Oslo North Cape day 01 Oslo Geiranger
Orignal route by Thomas Falck Østli
Published: 13/05/2019
Ferry Kiel - Oslo
This is the first day ride of Thomas Falck Østli, part of a longer trip. This is a beautiful route from Oslo to Geiranger. While driving the route you enjoy impressive landscapes and views. You drive long distances in Norway without gas stations and restaurants, keep this in mind before you start driving. The route includes a number of gas stations and possible stops at restaurants. Take a few bottles of water with you and possibly top up when you stop to refuel.

To spend the night cheaply, it is wise to bring a tent. You can camp anywhere for free, except on land that is private property or in places with a prohibition sign. If you do not want to camp, cabins on campsites are a cheap solution. For safety's sake, however, bring a tent with you.

This route starts in Oslo, where the ferry from Kiel arrives. The end point is in Geiranger, where there are several campsites and hotels to spend the night. To eat and drink along the way, you can bring something yourself. You can also stop at Valdresporten Cafeteria or Grotli Høyfjellshotel for example. There are also options for a coffee break or lunch break at restaurants in the towns of Fagernes, Beitostølen or Lom.

The road to Dalsnibba (the highest European fjord view from the road, 1500 m) is usually open from May to October. The opening times may vary slightly depending on the weather conditions. Toll must be paid on this road. It is also possible to skip this part of the route and continue to the end point.
Useful links:
Ferry Kiel - Oslo
Grotli Høyfjellshotel
Geiranger Skywalk Dalsnibba
Oslo North Cape day 02 Geiranger Kristiansund

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Waypoint, used to construct the route
Sight, here you can see something
Viewpoint, a short stop for taking a picture
Stopping point, for hotel, lunch, etc
Attention, see the text in the waypoint for more information

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Dirk-Jan Berman - RouteXpert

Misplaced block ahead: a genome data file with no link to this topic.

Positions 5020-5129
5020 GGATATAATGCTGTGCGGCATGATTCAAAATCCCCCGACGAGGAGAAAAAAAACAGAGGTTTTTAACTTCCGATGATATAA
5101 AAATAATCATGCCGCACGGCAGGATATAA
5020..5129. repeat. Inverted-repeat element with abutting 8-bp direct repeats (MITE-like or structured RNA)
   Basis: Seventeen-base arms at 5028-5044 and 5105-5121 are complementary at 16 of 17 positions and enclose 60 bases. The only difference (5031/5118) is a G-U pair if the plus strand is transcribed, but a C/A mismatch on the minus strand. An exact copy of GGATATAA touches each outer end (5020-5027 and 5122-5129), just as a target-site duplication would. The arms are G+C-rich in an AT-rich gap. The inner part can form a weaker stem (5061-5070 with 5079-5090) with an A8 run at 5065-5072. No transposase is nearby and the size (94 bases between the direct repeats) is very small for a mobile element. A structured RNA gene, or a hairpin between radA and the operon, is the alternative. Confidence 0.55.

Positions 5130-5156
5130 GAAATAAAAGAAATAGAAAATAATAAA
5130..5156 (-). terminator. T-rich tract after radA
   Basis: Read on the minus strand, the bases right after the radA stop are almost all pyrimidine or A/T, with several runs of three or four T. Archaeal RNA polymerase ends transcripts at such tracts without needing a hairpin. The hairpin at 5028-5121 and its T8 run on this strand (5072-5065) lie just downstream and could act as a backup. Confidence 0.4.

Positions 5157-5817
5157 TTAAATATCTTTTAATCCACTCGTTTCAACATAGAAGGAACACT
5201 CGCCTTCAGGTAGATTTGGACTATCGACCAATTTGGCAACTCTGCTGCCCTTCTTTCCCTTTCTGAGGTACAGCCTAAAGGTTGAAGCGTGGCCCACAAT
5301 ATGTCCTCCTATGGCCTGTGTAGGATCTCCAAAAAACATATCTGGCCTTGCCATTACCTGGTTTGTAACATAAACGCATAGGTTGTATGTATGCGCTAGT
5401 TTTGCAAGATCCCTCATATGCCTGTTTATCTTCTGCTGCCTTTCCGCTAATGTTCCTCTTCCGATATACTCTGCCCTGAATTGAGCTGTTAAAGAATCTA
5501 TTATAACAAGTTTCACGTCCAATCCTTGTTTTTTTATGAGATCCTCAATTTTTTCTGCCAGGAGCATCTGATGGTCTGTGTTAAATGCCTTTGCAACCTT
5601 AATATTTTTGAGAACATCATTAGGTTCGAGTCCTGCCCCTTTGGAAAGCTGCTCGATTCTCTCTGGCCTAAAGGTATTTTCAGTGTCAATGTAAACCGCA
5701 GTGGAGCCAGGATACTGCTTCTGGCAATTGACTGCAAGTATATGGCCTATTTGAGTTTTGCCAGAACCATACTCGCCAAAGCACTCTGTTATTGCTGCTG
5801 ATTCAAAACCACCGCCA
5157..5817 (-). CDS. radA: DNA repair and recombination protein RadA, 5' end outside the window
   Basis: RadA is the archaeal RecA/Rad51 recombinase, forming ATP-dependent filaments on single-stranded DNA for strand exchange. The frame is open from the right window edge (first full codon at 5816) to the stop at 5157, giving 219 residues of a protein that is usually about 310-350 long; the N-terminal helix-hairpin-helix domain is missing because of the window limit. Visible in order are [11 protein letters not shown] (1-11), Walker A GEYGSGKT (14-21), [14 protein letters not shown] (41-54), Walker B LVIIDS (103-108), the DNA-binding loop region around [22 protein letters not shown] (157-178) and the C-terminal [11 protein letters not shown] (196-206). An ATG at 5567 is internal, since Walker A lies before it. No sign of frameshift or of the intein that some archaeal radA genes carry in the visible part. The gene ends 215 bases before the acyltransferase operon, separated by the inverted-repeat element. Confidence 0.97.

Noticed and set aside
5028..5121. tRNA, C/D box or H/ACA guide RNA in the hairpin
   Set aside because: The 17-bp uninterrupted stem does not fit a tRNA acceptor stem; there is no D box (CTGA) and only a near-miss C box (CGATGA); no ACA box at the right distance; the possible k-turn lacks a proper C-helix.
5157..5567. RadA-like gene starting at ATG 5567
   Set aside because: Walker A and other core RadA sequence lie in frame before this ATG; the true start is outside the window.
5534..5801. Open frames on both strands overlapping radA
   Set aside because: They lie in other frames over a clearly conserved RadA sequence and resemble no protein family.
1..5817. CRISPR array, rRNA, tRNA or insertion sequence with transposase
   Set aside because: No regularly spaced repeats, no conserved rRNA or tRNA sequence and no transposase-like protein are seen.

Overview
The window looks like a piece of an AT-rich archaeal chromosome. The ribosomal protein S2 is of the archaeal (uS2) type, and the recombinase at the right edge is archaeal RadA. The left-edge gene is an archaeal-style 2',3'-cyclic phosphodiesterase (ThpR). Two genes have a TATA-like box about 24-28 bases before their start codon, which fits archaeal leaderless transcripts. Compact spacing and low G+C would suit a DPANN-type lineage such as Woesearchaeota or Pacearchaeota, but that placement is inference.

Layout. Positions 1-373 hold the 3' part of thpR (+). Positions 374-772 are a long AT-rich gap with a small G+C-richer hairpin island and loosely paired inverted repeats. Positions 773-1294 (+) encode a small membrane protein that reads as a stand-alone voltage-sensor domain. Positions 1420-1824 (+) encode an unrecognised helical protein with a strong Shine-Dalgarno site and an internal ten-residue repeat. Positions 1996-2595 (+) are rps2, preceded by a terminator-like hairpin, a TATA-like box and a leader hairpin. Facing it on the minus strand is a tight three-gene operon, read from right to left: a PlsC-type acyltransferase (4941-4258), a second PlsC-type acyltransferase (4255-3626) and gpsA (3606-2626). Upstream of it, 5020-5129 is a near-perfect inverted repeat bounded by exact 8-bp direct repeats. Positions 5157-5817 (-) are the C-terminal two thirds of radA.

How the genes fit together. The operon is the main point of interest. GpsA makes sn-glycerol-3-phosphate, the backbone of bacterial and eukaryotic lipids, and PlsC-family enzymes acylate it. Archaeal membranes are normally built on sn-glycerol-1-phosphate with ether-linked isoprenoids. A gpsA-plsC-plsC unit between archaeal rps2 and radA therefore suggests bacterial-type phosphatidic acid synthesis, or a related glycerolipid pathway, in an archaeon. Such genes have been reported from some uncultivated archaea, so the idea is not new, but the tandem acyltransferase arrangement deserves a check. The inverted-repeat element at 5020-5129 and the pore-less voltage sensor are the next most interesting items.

The images and text displayed here originate from the Wikipedia article "Oslo", which is released under the Creative Commons Attribution-Share-Alike License 3.0.
About this region
Oslo ( OZ-loh, also US: OSS-loh, locally [ˈʊ̂ʂlʊ] (listen), rarely [ˈʊ̂slʊ, ˈʊ̀ʂlʊ], Urban East Norwegian: [?]) is the capital and most populous city of Norway. It constitutes both a county and a municipality. During the Viking Age the area was part of Viken. Oslo was founded as a city at the end of the Viking Age in the year 1040 under the name Ánslo, and established as a kaupstad or trading place in 1048 by Harald Hardrada. The city was elevated to a bishopric in 1070 and a capital under Haakon V of Norway around 1300. Personal unions with Denmark from 1397 to 1523 and again from 1536 to 1814 reduced its influence. After being destroyed by a fire in 1624, during the reign of King Christian IV, a new city was built closer to Akershus Fortress and named Christiania in the king's honour. It was established as a municipality (formannskapsdistrikt) on 1 January 1838. The city functioned as the capital of Norway during the 1814–1905 union between Sweden and Norway. From 1877, the city's name was spelled Kristiania in government usage, a spelling that was adopted by the municipal authorities only in 1897. In 1925 the city, after incorporating the village retaining its former name, was renamed Oslo. In 1948 Oslo merged with Aker, a municipality which surrounded the capital and which was 27 times larger, thus creating the modern, vastly enlarged Oslo municipality. Oslo is the economic and governmental centre of Norway. The city is also a hub of Norwegian trade, banking, industry and shipping. It is an important centre for maritime industries and maritime trade in Europe. The city is home to many companies within the maritime sector, some of which are among the world's largest shipping companies, shipbrokers and maritime insurance brokers. Oslo is a pilot city of the Council of Europe and the European Commission intercultural cities programme. Oslo is considered a global city and was ranked "Beta World City" in studies carried out by the Globalization and World Cities Study Group and Network in 2008. It was ranked number one in terms of quality of life among European large cities in the European Cities of the Future 2012 report by fDi magazine. A survey conducted by ECA International in 2011 placed Oslo as the second most expensive city in the world for living expenses after Tokyo. In 2013 Oslo tied with the Australian city of Melbourne as the fourth most expensive city in the world, according to the Economist Intelligence Unit (EIU)'s Worldwide Cost of Living study. Oslo was ranked as the 24th most liveable city in the world by Monocle magazine.As of 27 February 2020, the municipality of Oslo had a population of 693,491, while the population of the city's urban area of 4 November 2019 was 1,019,513. The metropolitan area had an estimated population of 1.71 million. The population was increasing at record rates during the early 2000s, making it the fastest growing major city in Europe at the time. This growth stems for the most part from international immigration and related high birth rates, but also from intra-national migration. The immigrant population in the city is growing somewhat faster than the Norwegian population, and in the city proper this is now more than 25% of the total population if immigrant parents are included.
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